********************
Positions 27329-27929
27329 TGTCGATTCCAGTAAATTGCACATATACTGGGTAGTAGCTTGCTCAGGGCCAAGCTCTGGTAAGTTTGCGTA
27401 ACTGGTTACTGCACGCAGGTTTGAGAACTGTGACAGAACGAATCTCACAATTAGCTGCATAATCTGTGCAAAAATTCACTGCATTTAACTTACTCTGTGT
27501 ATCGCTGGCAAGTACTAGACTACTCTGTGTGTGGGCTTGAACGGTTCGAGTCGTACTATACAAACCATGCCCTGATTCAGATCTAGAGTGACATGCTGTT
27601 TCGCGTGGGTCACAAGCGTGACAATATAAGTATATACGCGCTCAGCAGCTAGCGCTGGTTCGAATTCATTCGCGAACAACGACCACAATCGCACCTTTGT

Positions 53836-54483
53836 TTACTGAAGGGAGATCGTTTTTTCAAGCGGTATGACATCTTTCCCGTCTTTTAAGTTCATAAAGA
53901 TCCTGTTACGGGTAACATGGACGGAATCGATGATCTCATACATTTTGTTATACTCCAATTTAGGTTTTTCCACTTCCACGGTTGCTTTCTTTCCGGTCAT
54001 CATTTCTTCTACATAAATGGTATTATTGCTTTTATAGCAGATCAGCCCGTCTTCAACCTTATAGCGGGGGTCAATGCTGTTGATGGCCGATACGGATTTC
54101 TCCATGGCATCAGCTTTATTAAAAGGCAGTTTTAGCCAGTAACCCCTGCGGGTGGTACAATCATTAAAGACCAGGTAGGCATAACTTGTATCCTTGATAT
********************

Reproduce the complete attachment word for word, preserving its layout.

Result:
Positions 27329-27929
27329 TGTCGATTCCAGTAAATTGCACATATACTGGGTAGTAGCTTGCTCAGGGCCAAGCTCTGGTAAGTTTGCGTA
27401 ACTGGTTACTGCACGCAGGTTTGAGAACTGTGACAGAACGAATCTCACAATTAGCTGCATAATCTGTGCAAAAATTCACTGCATTTAACTTACTCTGTGT
27501 ATCGCTGGCAAGTACTAGACTACTCTGTGTGTGGGCTTGAACGGTTCGAGTCGTACTATACAAACCATGCCCTGATTCAGATCTAGAGTGACATGCTGTT
27601 TCGCGTGGGTCACAAGCGTGACAATATAAGTATATACGCGCTCAGCAGCTAGCGCTGGTTCGAATTCATTCGCGAACAACGACCACAATCGCACCTTTGT

Positions 53836-54483
53836 TTACTGAAGGGAGATCGTTTTTTCAAGCGGTATGACATCTTTCCCGTCTTTTAAGTTCATAAAGA
53901 TCCTGTTACGGGTAACATGGACGGAATCGATGATCTCATACATTTTGTTATACTCCAATTTAGGTTTTTCCACTTCCACGGTTGCTTTCTTTCCGGTCAT
54001 CATTTCTTCTACATAAATGGTATTATTGCTTTTATAGCAGATCAGCCCGTCTTCAACCTTATAGCGGGGGTCAATGCTGTTGATGGCCGATACGGATTTC
54101 TCCATGGCATCAGCTTTATTAAAAGGCAGTTTTAGCCAGTAACCCCTGCGGGTGGTACAATCATTAAAGACCAGGTAGGCATAACTTGTATCCTTGATAT